Finding Peace Of Mind In Senior Living
Peace of mind can be hard to come by at any age, but particularly as you get older. Many seniors now live alone- about 29 percent of those over 65 according to the Administration on Aging – which can be intimidating as you may worry about safety with evolving health needs, security, managing the household and so on. But it’s important to note that just because you happen to live alone doesn’t mean you have to be alone. Senior living offers numerous benefits that can help you feel more secure.
Common Dangers of Living Alone
Whether you’re living alone as a necessity or a choice, there are some things to keep in mind:
Two of the biggest risks for seniors are falls and medication errors. The CDC reports that nearly a third of U.S. seniors fall each year and about half of all falls that require hospitalization take place at home. A National Institutes of Health study also found that as many as 55 percent of seniors take their medications incorrectly.
Proper nutrition for seniors is a crucial. The problem is it can be complicated – aging bodies need more of certain nutrients, metabolism slows, palate and digestion may change and chronic conditions or medications may require dietary restrictions. That perhaps is why senior malnutrition costs the United States $51.3 billion a year according to the Alliance on Aging Research.
Alone time isn’t necessarily a bad thing. However, social isolation occurs when you become physically or psychologically detached, or are disconnected from friends and community. According to the AARP Foundation, social isolation affects more than 8 million seniors and it’s as dangerous as smoking 15 cigarettes a day. One of the risk factors is living alone.
Living alone puts the full responsibility of managing the home on your shoulders, especially financially. From unexpected repairs and maintenance to safety and accessibility modifications to day-to-day upkeep it’s a lot to pay for and manage. What’s more, scams are a particular concern with seniors losing $36.48 billion each year to fraud or exploitation according to a True Link Report on Elder Financial Abuse.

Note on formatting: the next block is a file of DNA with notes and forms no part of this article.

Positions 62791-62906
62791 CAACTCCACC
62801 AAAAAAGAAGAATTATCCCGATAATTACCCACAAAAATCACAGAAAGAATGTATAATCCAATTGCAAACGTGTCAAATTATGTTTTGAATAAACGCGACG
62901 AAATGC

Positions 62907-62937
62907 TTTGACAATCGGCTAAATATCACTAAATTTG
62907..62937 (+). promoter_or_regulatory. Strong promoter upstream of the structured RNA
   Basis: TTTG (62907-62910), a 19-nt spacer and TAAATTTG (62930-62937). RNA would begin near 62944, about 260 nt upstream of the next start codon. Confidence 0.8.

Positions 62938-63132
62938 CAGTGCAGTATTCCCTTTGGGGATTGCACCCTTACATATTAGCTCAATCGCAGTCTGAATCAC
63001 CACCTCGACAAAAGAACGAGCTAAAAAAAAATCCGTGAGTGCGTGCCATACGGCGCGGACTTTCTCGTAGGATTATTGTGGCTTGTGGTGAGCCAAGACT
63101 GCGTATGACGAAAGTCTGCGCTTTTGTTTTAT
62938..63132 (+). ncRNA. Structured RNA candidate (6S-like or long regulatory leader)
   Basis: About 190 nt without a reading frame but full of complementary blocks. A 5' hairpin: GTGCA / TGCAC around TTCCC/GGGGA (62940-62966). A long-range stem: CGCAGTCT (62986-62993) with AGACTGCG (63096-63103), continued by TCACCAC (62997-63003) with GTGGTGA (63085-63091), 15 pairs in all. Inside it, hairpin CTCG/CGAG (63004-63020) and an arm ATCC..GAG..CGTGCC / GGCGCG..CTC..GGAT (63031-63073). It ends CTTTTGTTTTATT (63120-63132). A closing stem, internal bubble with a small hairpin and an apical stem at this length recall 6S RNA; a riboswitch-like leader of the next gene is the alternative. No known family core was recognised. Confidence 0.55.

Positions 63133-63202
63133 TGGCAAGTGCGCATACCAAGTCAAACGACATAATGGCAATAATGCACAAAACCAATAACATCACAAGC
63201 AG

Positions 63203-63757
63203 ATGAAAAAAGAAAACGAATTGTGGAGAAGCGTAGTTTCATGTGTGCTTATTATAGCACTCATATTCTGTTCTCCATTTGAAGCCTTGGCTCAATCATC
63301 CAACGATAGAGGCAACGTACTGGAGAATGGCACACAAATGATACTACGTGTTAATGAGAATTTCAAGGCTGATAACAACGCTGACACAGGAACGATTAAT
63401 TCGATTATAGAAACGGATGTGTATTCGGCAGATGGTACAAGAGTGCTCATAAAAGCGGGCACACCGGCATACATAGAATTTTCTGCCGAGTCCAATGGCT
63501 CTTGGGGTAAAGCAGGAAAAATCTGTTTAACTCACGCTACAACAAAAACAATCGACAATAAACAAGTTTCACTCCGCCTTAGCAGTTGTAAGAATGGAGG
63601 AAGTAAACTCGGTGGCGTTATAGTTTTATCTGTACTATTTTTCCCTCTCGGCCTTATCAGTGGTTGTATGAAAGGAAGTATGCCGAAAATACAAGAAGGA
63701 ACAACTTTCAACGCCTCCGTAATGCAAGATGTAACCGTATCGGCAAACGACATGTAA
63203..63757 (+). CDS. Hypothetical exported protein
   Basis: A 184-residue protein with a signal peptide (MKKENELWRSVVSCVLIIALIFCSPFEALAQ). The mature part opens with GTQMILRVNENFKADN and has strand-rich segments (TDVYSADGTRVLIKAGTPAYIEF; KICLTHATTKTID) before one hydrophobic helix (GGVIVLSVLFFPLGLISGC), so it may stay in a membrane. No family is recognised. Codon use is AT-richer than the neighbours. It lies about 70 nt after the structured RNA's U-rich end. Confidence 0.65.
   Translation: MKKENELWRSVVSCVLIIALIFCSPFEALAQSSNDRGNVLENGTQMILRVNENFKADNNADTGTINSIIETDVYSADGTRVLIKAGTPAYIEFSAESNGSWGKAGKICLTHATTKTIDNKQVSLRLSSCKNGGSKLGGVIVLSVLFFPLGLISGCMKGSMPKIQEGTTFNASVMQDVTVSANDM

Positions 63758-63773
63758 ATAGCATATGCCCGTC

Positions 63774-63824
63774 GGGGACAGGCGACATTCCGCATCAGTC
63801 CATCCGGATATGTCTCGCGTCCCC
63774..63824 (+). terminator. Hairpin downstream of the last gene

How Senior Living Can Help
- First, it’s important to break the stereotype that senior living equates to a nursing home. In fact, senior living is an umbrella term for a continuum of care that includes retirement living, assisted living, memory care and nursing care. Here’s how this benefits you:
- You’ll have just the right amount of support and assistance to foster your independence and help you manage your health, particularly in a community like Richfield that offers the full continuum of care on one campus.
- These communities are designed specifically for seniors with safety features such as emergency alert systems, grab bars, ramps, transportation and generators as standard.
- You’ll enjoy a worry-free lifestyle with housekeeping, laundry and maintenance taken care of along with amenities such as pools and fitness centers.
- There are endless opportunities to make connections and pursue your interests with monthly calendars full of clubs, classes, events and outings along with plenty of common areas to host friends and family.
- Dining can be enjoyable again with nutritious, delicious meals prepared by a dining staff that knows your restrictions and/or preferences, often in collaboration with a nutritionist or dietician, and in a restaurant-style setting with friends.
- You’ll have more predictability over how, when and what you can expect to pay in senior living. Plus, once you compare the total cost of living at home — mortgage or rent as well as food, utilities, home maintenance — senior living may actually cost less as these costs are often included!